|Ian N. Hamilton, Jr., MD|
|Michael C. Hartley, MD|
What is Vascular Surgery?
Vascular surgery is an important medical field that is, however often confused with cardiology. Vascular surgery involves the blood vessels – the arteries and veins – outside of the heart. Endovascular procedures, which may be likened to operating on the arteries and veins from the inside, are less invasive procedures for treating problems that can develop in the blood vessels that cause a portion of the wall of the vessel to bulge or balloon out, or the problem may be a narrowing (also called occlusion or stenosis) of the vessel that is caused by a buildup of plaque.
How Does It Work?
For years, these conditions were repaired with open surgical procedures, whereas many of these new procedures are, instead, now performed through a small catheter. The important advances in vascular surgery are the use of techniques such as balloon angioplasty and stent placement that have been used in the heart for a number of years.
One of the first endovascular procedures the hospital offered was repair of aneurysms, most notably abdominal aortic aneurysms, with a minimally invasive technique that involves the use of stent grafts, hollow tubes that take the pressure off the weakened area, lessening the risk of rupture. Carotid artery balloon angioplasty and stent placement have been performed at HMC since April 2006 (approved by FDA earlier the same year).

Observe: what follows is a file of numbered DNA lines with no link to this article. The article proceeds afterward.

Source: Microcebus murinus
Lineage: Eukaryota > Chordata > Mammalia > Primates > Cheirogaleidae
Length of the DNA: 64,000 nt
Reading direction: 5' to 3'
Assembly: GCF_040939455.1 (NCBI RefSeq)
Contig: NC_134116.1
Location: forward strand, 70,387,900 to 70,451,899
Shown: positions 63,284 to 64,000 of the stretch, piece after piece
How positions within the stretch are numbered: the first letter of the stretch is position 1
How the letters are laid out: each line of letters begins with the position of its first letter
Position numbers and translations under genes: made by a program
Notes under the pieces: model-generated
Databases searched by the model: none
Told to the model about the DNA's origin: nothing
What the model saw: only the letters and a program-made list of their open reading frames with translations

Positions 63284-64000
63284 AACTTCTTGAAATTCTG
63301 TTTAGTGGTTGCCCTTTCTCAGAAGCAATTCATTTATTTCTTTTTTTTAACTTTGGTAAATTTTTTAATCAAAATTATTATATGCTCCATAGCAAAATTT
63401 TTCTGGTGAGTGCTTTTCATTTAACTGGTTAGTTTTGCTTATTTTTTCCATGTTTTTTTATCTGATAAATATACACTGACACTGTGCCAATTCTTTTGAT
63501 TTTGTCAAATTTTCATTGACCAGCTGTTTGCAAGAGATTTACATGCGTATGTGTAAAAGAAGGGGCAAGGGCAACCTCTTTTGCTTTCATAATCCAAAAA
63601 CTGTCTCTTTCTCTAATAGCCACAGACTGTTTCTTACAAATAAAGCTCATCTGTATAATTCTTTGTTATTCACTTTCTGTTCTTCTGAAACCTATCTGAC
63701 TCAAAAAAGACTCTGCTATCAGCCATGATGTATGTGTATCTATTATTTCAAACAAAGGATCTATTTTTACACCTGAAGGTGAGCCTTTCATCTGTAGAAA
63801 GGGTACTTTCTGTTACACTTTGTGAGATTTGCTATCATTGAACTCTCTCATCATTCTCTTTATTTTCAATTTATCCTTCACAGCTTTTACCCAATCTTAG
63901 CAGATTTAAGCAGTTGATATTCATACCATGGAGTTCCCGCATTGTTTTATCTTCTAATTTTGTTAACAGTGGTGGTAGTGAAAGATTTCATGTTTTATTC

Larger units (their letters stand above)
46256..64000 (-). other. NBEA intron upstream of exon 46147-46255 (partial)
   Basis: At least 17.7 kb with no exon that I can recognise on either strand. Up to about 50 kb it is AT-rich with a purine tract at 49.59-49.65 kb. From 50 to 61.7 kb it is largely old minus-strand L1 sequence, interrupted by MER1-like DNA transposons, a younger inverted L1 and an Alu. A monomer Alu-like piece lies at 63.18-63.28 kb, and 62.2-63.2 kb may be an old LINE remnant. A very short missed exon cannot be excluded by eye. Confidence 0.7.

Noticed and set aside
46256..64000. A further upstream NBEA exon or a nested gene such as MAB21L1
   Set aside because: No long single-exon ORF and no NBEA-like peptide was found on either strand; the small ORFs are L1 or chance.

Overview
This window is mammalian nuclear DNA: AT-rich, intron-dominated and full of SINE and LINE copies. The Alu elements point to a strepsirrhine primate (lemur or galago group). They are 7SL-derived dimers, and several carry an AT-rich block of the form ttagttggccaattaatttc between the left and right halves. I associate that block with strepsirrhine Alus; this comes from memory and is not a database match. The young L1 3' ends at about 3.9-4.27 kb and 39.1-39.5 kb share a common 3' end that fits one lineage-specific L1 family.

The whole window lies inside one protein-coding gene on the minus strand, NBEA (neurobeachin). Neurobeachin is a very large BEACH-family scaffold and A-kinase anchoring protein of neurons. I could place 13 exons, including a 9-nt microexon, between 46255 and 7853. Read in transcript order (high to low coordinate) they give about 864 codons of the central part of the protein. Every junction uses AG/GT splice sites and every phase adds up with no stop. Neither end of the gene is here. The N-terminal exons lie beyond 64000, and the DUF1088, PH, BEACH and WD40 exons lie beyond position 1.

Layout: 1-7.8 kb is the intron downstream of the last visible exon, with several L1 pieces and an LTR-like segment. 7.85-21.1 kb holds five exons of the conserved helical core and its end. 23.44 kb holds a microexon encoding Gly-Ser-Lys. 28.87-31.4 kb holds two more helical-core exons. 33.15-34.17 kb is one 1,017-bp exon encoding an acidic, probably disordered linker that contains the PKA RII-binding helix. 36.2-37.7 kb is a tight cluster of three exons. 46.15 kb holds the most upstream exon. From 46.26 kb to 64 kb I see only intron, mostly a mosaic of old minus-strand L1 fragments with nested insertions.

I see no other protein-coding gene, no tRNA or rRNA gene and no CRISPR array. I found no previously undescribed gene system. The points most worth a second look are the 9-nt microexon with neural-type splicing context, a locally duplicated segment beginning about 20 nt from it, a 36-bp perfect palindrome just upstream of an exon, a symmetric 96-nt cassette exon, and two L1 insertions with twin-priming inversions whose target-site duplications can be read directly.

Other advanced minimally invasive procedures available to HMC patients include rotational and directional atherectomy, in which a burr or cutter is used to remove plague in the legs and restore blood flow. Atherectomy with or without angioplasty and/or stent placement allows reopening of blocked arteries and frequently obviates the need for otherwise needed bypass surgery. In addition, the AngioJet system, a catheter system that makes use of jet pump mechanics to suck clots out of arteries, is another advanced treatment option.
Evaluating patients with sophisticated non-invasive diagnostic testing such as a 64-slice CT scanner, a GE Innova Endovascular Lab imaging system and intravascular ultrasound (IVUS), the surgeon can determine which patients are candidates for these procedures. While not every patient is a candidate for an endovascular procedure yet, as the technology evolves, it will become available to an even wider range of patients.
The IVUS machine makes evaluating patients’ arteries much safer and more accurate. It is a very small catheter that is put into an artery to allow the surgeon to look from the inside out with a 360 degree field of vision. It gives information about plaque that conventional ultrasound and angiography does not offer. It can determine the characteristics of the plaque, how old the clot is and determine if it is best treated with clot-dissolving medicine, atherectomy, a balloon or a stent.
Education / Screening
In an effort to increase public awareness of vascular health; an educational / screening program called, “Dare to C.A.R.E.” is offered to help detect vascular disease.